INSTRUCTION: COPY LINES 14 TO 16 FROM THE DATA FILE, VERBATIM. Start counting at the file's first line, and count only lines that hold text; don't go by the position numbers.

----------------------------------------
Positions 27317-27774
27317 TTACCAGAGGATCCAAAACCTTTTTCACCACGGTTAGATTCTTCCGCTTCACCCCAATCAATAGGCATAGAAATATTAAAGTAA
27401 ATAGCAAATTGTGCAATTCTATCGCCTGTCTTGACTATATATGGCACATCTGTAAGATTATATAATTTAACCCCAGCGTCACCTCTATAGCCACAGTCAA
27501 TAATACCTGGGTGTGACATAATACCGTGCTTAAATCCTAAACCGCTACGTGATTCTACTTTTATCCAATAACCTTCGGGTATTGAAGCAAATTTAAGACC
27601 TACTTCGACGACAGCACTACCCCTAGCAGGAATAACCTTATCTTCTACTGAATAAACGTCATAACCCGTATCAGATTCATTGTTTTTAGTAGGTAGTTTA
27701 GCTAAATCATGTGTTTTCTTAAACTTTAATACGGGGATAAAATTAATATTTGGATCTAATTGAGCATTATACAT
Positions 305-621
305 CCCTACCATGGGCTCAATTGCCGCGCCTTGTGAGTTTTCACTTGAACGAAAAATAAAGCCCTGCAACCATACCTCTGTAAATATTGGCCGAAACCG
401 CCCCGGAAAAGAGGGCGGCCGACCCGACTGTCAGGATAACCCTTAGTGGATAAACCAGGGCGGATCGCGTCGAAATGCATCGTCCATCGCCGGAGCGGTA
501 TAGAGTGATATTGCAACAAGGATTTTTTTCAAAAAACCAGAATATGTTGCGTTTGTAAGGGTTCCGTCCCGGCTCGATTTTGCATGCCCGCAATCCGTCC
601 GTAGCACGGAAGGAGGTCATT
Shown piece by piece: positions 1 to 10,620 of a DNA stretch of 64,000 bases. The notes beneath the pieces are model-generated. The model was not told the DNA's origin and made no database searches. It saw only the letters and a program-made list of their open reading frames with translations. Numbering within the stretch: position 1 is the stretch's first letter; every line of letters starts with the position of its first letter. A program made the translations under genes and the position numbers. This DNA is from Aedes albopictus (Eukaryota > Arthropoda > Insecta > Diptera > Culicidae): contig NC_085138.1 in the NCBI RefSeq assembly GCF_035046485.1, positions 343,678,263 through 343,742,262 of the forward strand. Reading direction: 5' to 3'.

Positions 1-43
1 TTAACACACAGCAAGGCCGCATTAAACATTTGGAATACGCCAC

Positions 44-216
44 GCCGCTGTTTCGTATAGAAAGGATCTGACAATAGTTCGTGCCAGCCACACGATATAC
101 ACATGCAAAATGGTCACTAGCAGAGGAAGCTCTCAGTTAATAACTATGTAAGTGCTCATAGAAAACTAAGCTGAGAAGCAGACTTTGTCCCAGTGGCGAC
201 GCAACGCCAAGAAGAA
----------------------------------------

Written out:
1 TTAACACACAGCAAGGCCGCATTAAACATTTGGAATACGCCAC

Positions 44-216
44 GCCGCTGTTTCGTATAGAAAGGATCTGACAATAGTTCGTGCCAGCCACACGATATAC